Introduction to nonlocal equations

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Traditional partial differential equations are relations between the values of an unknown function and its derivatives of different orders. In order to check whether a partial differential equation holds at a particular point, one needs to known only the values of the function in an arbitrarily small neighborhood, so that all derivatives can be computed. A nonlocal equation is a relation for which the opposite happens. In order to check whether a nonlocal equations holds at a point, information about the values of the function far from that point is needed. Most of the times, this is because the equation involves integral operators. A simple example could be \[ u_t(t,x) = \int_{\R^d} (u(t,x+y)-u(t,x)) k(y) dy \] for some kernel $k$.

When dealing with nonlocal equation, one can still talk about elliptic, parabolic and hyperbolic ones. This classification is vague, as much as it is for usual partial differential equations. An equation is elliptic when it fulfills some characteristics that are common to elliptic equations. Some properties of elliptic equations, for example, are the maximum principle and the interior regularity results. These equations, being local or nonlocal, describe a function which does not evolve with time. The equation describes a situation in which the values of the function at every point equal some form of weighted average of other values of the function. There are several settings in which that kind of equations occur. An important example is the problems in stochastic control, which motivate the study of fully nonlinear integro-differential equations. The generator of a Levy processes is a linear integro-differential operator. The Laplace equation is the prime example of a classical elliptic equation. Likewise, the equations involving the fractional Laplacian are the prime example of nonlocal elliptic equations. \[ (-\Delta)^s u = f. \]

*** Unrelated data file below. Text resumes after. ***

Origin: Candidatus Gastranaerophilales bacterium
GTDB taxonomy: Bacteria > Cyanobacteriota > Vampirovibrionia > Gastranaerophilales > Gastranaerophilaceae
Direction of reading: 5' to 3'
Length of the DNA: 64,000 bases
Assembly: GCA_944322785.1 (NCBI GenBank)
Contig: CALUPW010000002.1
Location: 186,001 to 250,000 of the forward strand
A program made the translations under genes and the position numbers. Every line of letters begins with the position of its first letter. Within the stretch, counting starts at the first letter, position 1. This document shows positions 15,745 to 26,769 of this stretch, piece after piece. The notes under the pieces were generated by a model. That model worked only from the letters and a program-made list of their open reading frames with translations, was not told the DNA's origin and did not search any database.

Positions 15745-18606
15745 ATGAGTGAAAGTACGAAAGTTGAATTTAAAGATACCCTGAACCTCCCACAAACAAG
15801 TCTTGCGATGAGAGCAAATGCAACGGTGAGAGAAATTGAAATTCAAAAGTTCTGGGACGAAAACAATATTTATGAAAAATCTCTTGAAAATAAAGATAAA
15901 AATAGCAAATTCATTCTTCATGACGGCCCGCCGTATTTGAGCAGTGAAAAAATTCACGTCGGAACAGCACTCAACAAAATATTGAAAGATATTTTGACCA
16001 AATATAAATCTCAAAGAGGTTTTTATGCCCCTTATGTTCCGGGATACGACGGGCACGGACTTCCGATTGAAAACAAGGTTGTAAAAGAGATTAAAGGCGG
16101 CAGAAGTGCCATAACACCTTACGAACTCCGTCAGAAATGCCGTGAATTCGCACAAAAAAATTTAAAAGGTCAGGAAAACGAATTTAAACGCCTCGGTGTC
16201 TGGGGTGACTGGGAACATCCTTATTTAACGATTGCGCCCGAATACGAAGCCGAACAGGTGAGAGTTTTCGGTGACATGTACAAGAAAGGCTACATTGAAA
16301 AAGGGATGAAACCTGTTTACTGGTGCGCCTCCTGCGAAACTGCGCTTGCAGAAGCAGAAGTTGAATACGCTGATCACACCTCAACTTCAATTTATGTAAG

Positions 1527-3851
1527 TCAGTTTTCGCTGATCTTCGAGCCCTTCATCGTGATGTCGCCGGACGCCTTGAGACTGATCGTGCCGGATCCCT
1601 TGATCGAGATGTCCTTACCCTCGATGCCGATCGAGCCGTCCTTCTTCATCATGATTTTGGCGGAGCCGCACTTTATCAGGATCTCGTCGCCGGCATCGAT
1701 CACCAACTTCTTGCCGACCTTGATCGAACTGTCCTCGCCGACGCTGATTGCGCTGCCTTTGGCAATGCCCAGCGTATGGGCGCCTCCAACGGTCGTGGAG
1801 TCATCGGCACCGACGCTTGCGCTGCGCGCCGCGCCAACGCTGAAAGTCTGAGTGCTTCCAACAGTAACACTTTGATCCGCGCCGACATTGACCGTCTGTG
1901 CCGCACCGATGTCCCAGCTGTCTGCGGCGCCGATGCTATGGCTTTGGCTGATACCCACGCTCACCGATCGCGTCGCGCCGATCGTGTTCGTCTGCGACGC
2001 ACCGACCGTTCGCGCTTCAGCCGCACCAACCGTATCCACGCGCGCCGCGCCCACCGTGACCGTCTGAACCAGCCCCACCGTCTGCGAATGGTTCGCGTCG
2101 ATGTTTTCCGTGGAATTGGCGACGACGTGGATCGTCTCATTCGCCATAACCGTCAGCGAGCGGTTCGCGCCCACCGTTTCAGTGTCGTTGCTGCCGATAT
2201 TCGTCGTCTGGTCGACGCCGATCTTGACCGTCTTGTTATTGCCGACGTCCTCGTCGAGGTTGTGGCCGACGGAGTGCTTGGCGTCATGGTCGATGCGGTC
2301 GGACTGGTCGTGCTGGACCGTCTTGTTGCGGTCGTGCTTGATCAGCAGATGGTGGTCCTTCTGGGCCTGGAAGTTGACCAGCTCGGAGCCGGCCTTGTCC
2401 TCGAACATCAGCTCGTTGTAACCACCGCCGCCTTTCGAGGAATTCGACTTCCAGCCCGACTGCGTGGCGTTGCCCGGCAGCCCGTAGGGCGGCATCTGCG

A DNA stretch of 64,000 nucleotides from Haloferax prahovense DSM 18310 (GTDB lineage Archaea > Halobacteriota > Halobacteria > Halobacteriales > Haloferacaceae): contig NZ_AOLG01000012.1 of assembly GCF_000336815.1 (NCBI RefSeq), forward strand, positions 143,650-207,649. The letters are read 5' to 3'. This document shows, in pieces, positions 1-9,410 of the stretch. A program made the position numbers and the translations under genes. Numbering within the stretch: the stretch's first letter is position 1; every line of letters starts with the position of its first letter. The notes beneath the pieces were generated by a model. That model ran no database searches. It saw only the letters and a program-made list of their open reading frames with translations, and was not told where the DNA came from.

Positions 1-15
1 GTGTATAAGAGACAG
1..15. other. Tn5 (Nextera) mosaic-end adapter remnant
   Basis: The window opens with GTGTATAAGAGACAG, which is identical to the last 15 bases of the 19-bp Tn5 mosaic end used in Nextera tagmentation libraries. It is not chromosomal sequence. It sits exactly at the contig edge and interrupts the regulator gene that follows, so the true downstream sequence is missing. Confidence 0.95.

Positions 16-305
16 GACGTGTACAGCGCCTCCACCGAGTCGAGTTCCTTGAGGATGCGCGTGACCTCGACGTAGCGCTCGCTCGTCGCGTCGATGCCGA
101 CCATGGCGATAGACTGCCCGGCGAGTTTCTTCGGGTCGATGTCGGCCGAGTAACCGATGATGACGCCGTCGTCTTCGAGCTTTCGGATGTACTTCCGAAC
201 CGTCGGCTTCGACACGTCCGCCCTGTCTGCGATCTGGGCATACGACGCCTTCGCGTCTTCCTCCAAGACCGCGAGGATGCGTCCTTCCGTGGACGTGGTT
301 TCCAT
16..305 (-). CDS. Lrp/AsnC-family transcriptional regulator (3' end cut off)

The parabolic equations are those which describe the evolution of a function which tries to converge to its equilibrium because of the effect of dissipation (in a broad sense). Much of the theory developed for elliptic equations can be extended to parabolic equations, but one often encounters nontrivial difficulties in the process. In these equations, we also find some form of maximum principle and regularization results.

Most of this wiki is devoted to elliptic and parabolic equations: their solvability and regularity issues.

To a great extent, the study of nonlocal equations is motivated by real world applications.

The nonlocality in the equation can have different sources. The most common is perhaps to study nonlocal diffusions, often given by a term in the equation which is an linear integro-differential operator. This diffusion may interact with other terms, as in the drift-diffusion equations. \[ u_t + b \cdot \nabla u + (-\Delta)^s u = 0.\]

Another general family of nonlocal equations are the active scalar equations. These are equations which determine the evolution of a scalar quantity and have a drift which depends on the value of the solution via an integral operator. \begin{align*} \theta_t + u \cdot \nabla \theta + (-\Delta)^s \theta = 0 \\ u = \int \theta(y) K(x-y) dy \end{align*}

Some equations from fluid mechanics are nonlocal. Boltzmann equation is a clear example. Strictly speaking, even the classical Navier-Stokes equation (governing the evolution of velocity in a viscous fluid) is a nonlocal equation due to the presence of the pressure. The gradient of pressure term effectively acts as a nonlocal operator that projects the drift term into the space of divergence free vector fields. \[ u_t + \mathbb P [u \cdot \nabla u] - \Delta u = 0.\]

Further reads


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